Invasive goldenrods affect abundance and diversity of grassland ant communities
Solidago gigantea and S. canadensis (Asteraceae, EPPO List of Invasive Alien Plants) are a major threat to semi-natural habitats in Central Europe having been introduced as garden ornamentals from North America in the first half of the nineteenth century. Their success can be attributed to their high colonisation ability, rapid growth rates and high propagule pressure (plants can produce thousands of seeds which are wind dispersed). The present study evaluated the impact of the presence of S. gigantea and S. canadensis on ant (Hymenoptera: Formicidae) populations in ten semi-natural wet grasslands located in the south-eastern part of Kraków (Poland). Ants are considered a keystone species in many natural habitats, playing an important role in modifying the physico-chemical properties of the soil. Ants are sensitive to environmental changes making them useful bioindicators of the environment. At each of the ten sites, six 5 x 5 m square plots were selected where three plots were dominated by S. gigantea and S. canadensis and three were control plots (free from the non-native species). The cover of vegetation in each plot was estimated using the Braun-Blanquet Cover-Abundance Scale method. In each plot the total number of ant nests was recorded and the ant species present were identified. A total number of 1 087 ant nests belonging to seven species were observed during the study. Myrmica spp. were the most common species collected and were more numerous in the control sites compared to the invaded sites. The number of ant nests was significantly lower in invaded plots compared to the controls with more than a 50 % reduction in invaded plots. The number of ant species was also lower in invaded plots compared to the controls, with the results of a NMDS ordination plot suggesting differences in the structure of the ant community between invaded and uninvaded plots.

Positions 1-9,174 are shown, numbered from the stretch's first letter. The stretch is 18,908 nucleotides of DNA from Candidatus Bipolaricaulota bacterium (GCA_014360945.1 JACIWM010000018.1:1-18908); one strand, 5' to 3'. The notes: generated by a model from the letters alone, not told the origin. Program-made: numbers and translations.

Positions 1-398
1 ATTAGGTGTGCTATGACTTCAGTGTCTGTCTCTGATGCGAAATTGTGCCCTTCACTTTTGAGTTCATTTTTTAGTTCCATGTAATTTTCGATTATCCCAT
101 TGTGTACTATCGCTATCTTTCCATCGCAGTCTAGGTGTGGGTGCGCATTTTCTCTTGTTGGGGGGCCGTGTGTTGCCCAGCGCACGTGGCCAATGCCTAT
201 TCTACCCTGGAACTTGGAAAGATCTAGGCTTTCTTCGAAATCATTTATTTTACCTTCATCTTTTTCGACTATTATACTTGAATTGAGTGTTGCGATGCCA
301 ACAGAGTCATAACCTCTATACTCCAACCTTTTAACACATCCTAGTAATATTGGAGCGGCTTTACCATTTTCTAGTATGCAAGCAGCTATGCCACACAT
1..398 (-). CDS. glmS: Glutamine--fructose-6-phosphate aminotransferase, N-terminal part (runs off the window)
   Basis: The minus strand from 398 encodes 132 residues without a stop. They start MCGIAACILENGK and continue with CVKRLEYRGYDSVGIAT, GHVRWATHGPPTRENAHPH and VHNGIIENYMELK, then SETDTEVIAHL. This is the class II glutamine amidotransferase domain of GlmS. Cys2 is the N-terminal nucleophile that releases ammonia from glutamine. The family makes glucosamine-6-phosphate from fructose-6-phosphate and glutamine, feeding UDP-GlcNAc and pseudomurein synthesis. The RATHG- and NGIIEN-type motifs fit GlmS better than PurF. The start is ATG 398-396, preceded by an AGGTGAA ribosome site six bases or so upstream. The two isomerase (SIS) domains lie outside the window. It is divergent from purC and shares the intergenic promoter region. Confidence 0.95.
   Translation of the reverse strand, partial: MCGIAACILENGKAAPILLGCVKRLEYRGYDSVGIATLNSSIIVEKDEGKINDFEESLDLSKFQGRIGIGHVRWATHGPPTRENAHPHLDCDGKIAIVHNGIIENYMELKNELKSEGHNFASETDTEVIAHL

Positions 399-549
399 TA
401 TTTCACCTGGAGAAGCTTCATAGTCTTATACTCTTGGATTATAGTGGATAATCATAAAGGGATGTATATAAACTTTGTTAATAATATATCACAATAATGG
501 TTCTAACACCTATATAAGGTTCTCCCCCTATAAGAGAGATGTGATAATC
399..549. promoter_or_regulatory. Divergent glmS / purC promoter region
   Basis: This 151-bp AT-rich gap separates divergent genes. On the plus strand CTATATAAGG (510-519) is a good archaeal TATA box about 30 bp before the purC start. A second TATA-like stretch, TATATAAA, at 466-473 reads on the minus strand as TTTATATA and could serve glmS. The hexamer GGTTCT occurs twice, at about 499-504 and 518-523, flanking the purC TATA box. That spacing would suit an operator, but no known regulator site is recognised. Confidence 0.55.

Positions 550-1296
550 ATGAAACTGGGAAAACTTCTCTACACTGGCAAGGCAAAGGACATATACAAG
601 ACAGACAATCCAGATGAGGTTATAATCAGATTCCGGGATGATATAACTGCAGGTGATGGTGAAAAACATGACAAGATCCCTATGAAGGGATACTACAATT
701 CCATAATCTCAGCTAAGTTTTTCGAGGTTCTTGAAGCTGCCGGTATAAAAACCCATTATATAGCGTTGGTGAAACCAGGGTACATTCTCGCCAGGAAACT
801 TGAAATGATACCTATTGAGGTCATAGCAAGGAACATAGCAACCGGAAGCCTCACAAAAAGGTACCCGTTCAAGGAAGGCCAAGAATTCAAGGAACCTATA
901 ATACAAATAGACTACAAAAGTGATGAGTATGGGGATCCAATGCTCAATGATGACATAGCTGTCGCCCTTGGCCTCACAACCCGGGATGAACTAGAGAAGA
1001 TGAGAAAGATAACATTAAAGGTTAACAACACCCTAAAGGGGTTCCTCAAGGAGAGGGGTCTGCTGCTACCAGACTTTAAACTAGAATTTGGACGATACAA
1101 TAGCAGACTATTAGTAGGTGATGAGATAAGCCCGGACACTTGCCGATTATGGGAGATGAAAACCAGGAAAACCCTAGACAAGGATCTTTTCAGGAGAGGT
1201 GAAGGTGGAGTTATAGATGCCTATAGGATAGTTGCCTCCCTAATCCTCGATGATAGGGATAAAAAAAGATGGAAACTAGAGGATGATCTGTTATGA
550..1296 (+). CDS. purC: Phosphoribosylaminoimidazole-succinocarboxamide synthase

Kajzer-Bonk J, Szpilyk D, Woyciechowski M (2016) Invasive goldenrods affect abundance and diversity of grassland ant communities (Hymenoptera: Formicidae). Journal of Insect Conservation 20, 99–105.